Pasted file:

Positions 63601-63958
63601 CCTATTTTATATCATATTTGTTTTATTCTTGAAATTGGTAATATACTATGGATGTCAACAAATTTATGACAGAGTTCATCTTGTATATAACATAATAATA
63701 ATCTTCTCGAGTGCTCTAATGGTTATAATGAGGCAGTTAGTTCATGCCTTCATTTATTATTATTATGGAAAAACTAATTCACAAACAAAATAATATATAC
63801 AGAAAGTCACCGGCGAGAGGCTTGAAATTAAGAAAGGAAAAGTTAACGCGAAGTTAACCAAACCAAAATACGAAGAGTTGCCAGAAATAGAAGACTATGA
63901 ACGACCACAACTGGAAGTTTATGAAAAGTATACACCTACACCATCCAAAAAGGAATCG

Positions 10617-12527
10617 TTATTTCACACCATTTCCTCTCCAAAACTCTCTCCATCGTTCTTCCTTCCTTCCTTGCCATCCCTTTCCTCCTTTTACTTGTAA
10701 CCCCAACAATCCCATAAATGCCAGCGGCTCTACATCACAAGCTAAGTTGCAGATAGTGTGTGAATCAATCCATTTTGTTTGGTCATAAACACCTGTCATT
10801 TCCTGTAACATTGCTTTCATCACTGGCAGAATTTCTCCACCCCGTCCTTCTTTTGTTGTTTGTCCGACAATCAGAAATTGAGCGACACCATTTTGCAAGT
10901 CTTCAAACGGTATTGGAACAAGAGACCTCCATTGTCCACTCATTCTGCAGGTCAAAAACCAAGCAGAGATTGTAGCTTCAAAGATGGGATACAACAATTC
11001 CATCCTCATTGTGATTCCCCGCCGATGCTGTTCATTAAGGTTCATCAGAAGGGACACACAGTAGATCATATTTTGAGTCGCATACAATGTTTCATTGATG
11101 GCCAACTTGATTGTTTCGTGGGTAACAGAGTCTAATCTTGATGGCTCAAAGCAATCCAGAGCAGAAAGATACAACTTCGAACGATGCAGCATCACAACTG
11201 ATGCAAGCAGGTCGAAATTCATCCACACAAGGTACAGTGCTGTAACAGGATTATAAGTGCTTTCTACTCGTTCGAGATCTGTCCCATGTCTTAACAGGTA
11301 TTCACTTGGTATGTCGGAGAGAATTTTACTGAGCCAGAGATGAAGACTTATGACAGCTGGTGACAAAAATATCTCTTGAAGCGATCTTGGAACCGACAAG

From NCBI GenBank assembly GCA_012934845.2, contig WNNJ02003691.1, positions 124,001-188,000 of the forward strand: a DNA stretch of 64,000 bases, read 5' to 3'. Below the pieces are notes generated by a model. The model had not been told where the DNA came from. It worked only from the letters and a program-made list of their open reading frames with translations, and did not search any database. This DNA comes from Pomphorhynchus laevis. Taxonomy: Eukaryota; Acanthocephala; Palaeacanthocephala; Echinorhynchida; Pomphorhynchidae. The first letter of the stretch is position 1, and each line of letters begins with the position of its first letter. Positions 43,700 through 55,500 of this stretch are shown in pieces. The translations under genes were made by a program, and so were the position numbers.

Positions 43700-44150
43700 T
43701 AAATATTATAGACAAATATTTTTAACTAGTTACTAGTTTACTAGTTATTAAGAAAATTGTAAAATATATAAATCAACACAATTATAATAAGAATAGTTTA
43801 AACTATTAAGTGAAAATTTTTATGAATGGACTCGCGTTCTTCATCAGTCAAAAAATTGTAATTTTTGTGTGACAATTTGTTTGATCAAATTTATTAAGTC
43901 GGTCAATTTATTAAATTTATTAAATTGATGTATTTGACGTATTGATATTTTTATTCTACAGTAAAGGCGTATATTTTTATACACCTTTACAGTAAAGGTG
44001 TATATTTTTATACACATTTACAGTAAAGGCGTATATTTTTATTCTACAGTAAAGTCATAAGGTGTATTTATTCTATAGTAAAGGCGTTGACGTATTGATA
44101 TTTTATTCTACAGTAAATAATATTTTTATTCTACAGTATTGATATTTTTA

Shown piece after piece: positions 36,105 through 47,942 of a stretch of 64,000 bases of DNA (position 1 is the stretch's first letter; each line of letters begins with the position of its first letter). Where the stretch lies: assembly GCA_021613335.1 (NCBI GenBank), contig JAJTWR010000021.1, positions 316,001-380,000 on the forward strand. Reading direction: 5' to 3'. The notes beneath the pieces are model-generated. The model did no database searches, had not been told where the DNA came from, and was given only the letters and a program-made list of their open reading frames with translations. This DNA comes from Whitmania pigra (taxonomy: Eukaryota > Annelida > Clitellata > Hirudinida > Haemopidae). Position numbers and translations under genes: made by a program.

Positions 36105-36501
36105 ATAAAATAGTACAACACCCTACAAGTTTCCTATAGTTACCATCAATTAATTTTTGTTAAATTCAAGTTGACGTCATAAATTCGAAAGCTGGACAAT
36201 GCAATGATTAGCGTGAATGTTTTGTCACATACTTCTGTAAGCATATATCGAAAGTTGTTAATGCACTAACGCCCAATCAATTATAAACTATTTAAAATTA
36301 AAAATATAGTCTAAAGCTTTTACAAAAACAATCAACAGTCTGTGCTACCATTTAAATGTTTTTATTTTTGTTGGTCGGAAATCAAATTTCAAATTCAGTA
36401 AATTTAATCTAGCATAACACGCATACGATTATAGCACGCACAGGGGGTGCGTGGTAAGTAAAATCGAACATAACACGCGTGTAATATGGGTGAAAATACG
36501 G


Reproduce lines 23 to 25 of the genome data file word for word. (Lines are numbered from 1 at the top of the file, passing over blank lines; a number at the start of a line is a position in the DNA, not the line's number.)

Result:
Shown piece after piece: positions 36,105 through 47,942 of a stretch of 64,000 bases of DNA (position 1 is the stretch's first letter; each line of letters begins with the position of its first letter). Where the stretch lies: assembly GCA_021613335.1 (NCBI GenBank), contig JAJTWR010000021.1, positions 316,001-380,000 on the forward strand. Reading direction: 5' to 3'. The notes beneath the pieces are model-generated. The model did no database searches, had not been told where the DNA came from, and was given only the letters and a program-made list of their open reading frames with translations. This DNA comes from Whitmania pigra (taxonomy: Eukaryota > Annelida > Clitellata > Hirudinida > Haemopidae). Position numbers and translations under genes: made by a program.

Positions 36105-36501
36105 ATAAAATAGTACAACACCCTACAAGTTTCCTATAGTTACCATCAATTAATTTTTGTTAAATTCAAGTTGACGTCATAAATTCGAAAGCTGGACAAT